Monday, April 9, 2012

Gastronintestinal Stromal Tumor (GIST)

A medical definition of a tumor is when normal cells change and grow uncontrollably. A tumor can be benign (noncancerous) or malignant (cancerous, meaning it can spread to other parts of the body).

A gastrointestinal stromal tumor (GIST) is a type of tumor that occurs in the gastrointestinal (GI or digestive) tract, including the esophagus, stomach, gallbladder, liver, small intestine, colon, rectum, and lining of the gut. GISTs are different from other, more common types of gastrointestinal tumors because of the type of tissue in which they start. Originally, GISTs were thought to be either muscle or nerve tumors, but recent research shows that GISTs start in cells found in the walls of the GI tract, called interstitial cells of Cajal (ICC). These cells send signals to the GI tract to help move food and liquid through the system.
GISTs belong to a group of cancers called soft tissue sarcoma. Soft tissue sarcomas are a group of cancers that develop in the tissues that support and connect the body, and the sarcoma cells resemble the cells that hold the body together, including fat cells, muscles, nerves, tendons, joints, blood vessels, or lymph vessels.
It is important to note that all GISTs can become malignant. Sometimes it may be hard for the doctor to tell immediately whether a GIST is likely to come back after treatment. As a result, the doctor will look at many factors to determine the best treatment, including the size of the tumor, whether it has already spread, how many dividing cells there are, and the tumor’s location.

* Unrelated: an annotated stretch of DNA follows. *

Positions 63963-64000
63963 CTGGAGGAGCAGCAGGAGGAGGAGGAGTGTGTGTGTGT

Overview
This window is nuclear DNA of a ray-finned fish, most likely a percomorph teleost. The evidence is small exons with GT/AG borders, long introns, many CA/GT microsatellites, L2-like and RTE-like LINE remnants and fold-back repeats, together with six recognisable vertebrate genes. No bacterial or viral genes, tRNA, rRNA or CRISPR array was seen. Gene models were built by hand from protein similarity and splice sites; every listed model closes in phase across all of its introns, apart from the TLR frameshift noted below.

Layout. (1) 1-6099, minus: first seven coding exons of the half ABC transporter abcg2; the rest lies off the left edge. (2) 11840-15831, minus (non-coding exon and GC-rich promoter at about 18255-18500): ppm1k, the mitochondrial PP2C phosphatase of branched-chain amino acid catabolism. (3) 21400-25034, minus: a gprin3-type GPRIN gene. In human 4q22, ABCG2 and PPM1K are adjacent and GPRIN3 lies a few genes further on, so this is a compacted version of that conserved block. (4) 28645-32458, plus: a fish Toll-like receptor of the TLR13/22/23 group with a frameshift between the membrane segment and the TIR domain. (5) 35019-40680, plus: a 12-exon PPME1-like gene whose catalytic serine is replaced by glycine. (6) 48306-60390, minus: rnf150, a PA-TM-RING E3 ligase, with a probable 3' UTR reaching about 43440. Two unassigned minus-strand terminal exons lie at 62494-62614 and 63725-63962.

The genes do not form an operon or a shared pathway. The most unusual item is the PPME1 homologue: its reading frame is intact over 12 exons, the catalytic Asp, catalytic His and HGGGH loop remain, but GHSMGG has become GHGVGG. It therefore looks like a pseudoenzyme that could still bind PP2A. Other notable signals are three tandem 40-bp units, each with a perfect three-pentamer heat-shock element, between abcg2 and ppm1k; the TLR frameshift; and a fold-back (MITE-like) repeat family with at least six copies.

Gastrointestinal stromal tumors are a group of mesenchymal neoplasms that arise from precursors of the connective-tissue cells of the gastrointestinal tract. They occur predominantly in middle-aged and older persons, and approximately 70 percent of the tumors are found in the stomach, 20 to 30 percent are found in the small intestine, and less than 10 percent are found elsewhere in the gastrointestinal tract. Recent studies have shown that cells in gastrointestinal stromal tumors express a growth factor receptor with tyrosine kinase activity termed c-kit. This receptor, the product of the proto-oncogene c-kit, can be detected by immunohistochemical staining for CD117, which appears to be the most specific diagnostic criterion for the diagnosis of gastrointestinal stromal tumors. The ligand for the c-kit receptor is stem-cell factor, also known as steel factor or c-kit ligand. Mutations of c-kit that cause constitutive activation of the tyrosine kinase function of c-kit are detectable in most gastrointestinal stromal tumors and appear to play a central part in the pathogenesis of these tumors. These mutations result in ligand-independent tyrosine kinase activity, autophosphorylation of c-kit, uncontrolled cell proliferation, and stimulation of downstream signaling pathways, including those involving phosphatidylinositol 3-kinase and mitogen-activated protein kinases. Gastrointestinal stromal tumors are notoriously unresponsive to cancer chemotherapy, and there is no effective therapy for advanced, metastatic disease.

The drug for treatment is Gleevec (which is also an oral chemo treatment for myelogenous leukemi).  Another treatment that is new is Sutent.

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